Valuation of CO2 emissions in CBA: implications of the scenario study Welfare, Prosperity and the Human Environment
Under the High reference scenario, the world prospers and manages to agree on a low CO2 emission budget and is able to achieve large CO2 emission reductions. Under the Low reference scenario, far less CO2 emission reduction is achieved. In addition to these High and Low scenarios, other WLO scenarios comprise an analysis of what happens to CO2 emission reduction if the world manages to stay at or below a global temperature increase of two degrees Celsius. The way these scenarios have been constructed has implications for how the benefits of CO2 emission reductions are addressed and how they can be valued in cost-benefit analysis (CBA).
To achieve the European share of the required CO2 emission reduction, under each of the WLO climate scenarios, national and European climate policies have to be implemented. Within each scenario, climate policy is assumed to be as efficient as possible; the required emissions reduction is realised at the lowest possible cost to society, in a broad welfare economic sense. This involves a so-called efficient CO2 price. The assumption is that the implemented national and European climate policies all have a positive CBA balance, given the efficient CO2 price. The CO2 price is determined in such a way that the resulting CO2 emission reduction is exactly what is needed, under the scenario. This implies that, under the High reference scenario, more policy measures will be taken than under the Low scenario, but fewer than under the Two degrees scenario.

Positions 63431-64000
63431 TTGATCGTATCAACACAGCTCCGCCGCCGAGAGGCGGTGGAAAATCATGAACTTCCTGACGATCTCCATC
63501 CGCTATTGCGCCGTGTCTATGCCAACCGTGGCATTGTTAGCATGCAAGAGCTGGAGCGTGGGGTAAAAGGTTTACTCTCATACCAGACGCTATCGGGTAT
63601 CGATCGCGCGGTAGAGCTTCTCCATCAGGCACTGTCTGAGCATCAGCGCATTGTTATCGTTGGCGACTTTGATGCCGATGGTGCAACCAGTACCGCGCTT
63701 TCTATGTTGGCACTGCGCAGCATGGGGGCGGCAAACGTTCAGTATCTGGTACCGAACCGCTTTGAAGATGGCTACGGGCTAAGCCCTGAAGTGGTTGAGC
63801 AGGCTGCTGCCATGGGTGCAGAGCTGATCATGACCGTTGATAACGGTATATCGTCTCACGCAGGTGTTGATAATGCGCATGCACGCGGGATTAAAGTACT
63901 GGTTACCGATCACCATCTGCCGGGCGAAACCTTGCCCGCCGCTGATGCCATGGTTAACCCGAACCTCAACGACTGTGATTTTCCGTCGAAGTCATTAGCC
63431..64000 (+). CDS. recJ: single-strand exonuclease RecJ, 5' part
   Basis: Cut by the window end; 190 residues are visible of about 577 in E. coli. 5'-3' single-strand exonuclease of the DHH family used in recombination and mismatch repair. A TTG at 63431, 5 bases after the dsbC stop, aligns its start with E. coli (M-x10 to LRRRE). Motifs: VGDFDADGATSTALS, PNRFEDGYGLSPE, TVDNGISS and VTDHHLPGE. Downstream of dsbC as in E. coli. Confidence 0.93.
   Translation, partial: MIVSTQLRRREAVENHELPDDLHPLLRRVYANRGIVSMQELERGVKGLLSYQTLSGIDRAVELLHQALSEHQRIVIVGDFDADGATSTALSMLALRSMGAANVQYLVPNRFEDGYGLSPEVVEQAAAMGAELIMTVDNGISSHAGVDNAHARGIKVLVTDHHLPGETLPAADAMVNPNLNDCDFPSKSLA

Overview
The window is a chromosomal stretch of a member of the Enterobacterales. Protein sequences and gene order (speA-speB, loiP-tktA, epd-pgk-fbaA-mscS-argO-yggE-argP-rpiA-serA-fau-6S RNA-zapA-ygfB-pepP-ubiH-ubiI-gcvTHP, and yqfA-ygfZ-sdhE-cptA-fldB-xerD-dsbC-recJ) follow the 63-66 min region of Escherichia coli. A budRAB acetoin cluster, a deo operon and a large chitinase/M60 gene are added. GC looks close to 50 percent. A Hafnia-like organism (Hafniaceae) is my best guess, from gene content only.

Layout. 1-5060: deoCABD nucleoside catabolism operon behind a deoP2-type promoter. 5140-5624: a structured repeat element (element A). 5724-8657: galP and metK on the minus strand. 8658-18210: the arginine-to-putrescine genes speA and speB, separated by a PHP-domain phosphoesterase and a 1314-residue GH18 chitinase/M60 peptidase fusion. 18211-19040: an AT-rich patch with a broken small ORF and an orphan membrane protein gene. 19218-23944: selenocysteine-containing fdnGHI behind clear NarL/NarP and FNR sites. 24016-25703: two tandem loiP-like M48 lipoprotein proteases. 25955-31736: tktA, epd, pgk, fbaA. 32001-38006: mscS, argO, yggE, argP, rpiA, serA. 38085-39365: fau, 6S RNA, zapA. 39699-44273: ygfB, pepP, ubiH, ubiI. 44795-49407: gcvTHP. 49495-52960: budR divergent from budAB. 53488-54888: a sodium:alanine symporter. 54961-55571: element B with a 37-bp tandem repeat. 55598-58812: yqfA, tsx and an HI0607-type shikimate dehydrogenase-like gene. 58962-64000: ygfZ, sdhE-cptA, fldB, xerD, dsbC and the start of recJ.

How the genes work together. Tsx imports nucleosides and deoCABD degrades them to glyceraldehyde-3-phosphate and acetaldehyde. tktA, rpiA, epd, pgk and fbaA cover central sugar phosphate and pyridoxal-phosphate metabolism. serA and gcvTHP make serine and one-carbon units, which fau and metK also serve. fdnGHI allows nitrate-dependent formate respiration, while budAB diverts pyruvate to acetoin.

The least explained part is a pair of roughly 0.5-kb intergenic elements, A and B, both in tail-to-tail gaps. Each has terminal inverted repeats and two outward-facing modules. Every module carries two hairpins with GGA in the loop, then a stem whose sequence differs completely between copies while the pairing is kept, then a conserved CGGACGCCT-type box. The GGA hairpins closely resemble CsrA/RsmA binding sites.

The WLO study only presents the prices set in the EU Emissions Trading System (EU ETS), but these do not reflect the price level at which a reduction in CO2 emissions becomes efficient. In this paper, we further examine the details of efficient CO2 prices. The information is intended for use in CBAs and may help determine what an efficient climate policy means for decisions taken by the Dutch Government. In this regard, this paper complements the WLO scenarios.
To determine a given measure’s CO2 benefits for use in CBAs, the efficient CO2 prices, listed in Table S1, provide the relevant valuation. The development of the efficient price shows, for the period between now and 2050, the CO2 prices required to achieve the cumulative CO2 reduction in a scenario at the lowest possible cost. When using these WLO scenarios, it is not necessary to take any possible waterbed effects into account, provided efficient prices are used.
The applicable CO2 prices and ways of dealing with the waterbed effect are important issues in determining the effects of climate measures. However, the manner in which CBAs for climate and energy policies should be drawn up is beyond the scope of this paper. The guidelines of the General Guidance for cost-benefit analyses (Romijn and Renes, 2013; Ministry of Finance, 2013) need to be worked out in a sector specific handbook for climate and energy policies.
In addition, the WLO climate scenarios have been drawn up on the basis of the current air quality policy, of which further tightening is conceivable. A stricter air quality policy often also reduces CO2 emissions, therefore leading to lower efficient CO2 prices. At the same time, this implies higher prices for emissions of NOx, SO2 and particulates. As a result, in CBAs for climate or energy policies where air quality is also important, sensitivity analyses need to make clear what the effects are of a stricter air quality policy.. This too is beyond the scope of this paper.